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Kaisu Lankinen, Jukka Saari, Yevhen Hlushchuk, Pia Tikka, Lauri Parkkonen, Riitta Hari, Miika Koskinen; MEG and fMRI dynamics during movie viewing. Journal of Vision 2018;18(10):965. doi: 10.1167/18.10.965.
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© ARVO (1962-2015); The Authors (2016-present)
Movies, mimicking dynamic visual scenes experienced in our everyday life, provide a useful tool to study brain processes related to natural viewing. Despite the apparent complexity of the movie stimuli, functional magnetic resonance imaging (fMRI), magnetoencephalography (MEG) and electroencephalography (EEG) studies have shown that movies can generate consistent brain activity across viewers. However, little is known about the similarities and differences of hemodynamic and electromagnetic brain dynamics during such natural viewing. We compared MEG and fMRI dynamics in eight subjects who viewed a 15-min black-and-white movie ("At Land" by Maya Deren, 1944) twice during 3-T fMRI and twice during 306-channel MEG recordings. We calculated voxel-wise intra- and intersubject correlations within each imaging modality as well as the correlation between MEG envelopes and fMRI signals. The fMRI signals showed intra- and intersubject correlations up to r = 0.66 and 0.37, respectively, whereas correlations were weaker for the envelopes of band-pass filtered (7 frequency bands within 0.03–100 Hz) MEG signals (intrasubject correlation r < 0.14 and intersubject correlation r < 0.05). Both for fMRI and MEG, the strongest intra- and intersubject correlations took place in occipital areas. Although direct MEG–fMRI voxel-wise correlations were unreliable, MCCA-based spatial-filtering of the MEG data uncovered signal components with intersubject correlations up to r = 0.25. Furthermore, the envelopes of these MEG components below 11 Hz showed statistically significant association with fMRI signals in a general linear model (GLM). Similarities between envelopes of MEG signals and fMRI voxel time-courses were seen mostly in occipital, but also in temporal and frontal brain regions. The results show that the most consistent brain activity across movie viewers occurred in early visual areas, but the association between hemodynamic and electromagnetic activity extended also to higher-order brain areas.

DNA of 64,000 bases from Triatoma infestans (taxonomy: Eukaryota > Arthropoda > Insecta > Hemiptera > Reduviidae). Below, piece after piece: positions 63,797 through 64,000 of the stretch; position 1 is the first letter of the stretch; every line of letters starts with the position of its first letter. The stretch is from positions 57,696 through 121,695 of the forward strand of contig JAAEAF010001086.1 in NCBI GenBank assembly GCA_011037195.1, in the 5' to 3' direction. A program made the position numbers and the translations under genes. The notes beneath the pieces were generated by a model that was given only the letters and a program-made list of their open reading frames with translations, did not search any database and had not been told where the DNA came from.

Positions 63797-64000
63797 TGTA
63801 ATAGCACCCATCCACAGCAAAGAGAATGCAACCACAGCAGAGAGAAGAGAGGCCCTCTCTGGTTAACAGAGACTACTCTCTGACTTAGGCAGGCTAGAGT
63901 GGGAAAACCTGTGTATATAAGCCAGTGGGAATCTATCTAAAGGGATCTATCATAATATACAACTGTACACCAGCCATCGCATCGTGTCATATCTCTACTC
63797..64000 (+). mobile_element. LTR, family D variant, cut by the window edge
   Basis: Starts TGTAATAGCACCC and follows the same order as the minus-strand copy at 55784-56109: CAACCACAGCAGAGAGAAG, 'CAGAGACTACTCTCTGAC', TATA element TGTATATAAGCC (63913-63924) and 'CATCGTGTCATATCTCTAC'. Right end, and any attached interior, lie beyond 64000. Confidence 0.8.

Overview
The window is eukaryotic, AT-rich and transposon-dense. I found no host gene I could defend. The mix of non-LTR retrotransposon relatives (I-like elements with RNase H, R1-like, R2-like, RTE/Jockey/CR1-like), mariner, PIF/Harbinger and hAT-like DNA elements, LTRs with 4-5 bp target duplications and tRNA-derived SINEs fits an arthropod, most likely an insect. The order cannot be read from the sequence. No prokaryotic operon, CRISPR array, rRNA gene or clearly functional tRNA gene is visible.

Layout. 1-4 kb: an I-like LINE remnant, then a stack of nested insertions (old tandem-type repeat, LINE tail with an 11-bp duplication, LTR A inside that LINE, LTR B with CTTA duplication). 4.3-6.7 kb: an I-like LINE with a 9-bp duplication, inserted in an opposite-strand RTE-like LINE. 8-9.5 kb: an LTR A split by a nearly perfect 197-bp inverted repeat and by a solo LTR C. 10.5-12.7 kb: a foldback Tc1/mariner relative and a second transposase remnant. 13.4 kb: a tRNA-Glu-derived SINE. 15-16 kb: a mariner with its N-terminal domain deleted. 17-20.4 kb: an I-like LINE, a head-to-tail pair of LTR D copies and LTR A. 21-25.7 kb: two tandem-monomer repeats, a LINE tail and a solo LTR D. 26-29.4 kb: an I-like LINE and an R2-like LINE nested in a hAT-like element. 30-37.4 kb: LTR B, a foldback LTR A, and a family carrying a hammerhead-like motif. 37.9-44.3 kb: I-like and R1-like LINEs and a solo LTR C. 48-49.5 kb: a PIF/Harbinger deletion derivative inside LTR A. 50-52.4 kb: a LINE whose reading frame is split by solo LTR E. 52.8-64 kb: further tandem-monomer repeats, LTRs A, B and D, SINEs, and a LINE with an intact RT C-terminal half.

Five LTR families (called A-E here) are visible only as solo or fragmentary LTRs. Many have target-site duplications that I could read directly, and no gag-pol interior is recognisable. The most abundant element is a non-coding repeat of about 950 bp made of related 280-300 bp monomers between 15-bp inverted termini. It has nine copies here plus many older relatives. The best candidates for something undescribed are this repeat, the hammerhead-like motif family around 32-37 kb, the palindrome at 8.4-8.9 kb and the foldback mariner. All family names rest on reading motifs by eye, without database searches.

Meeting abstract presented at VSS 2018
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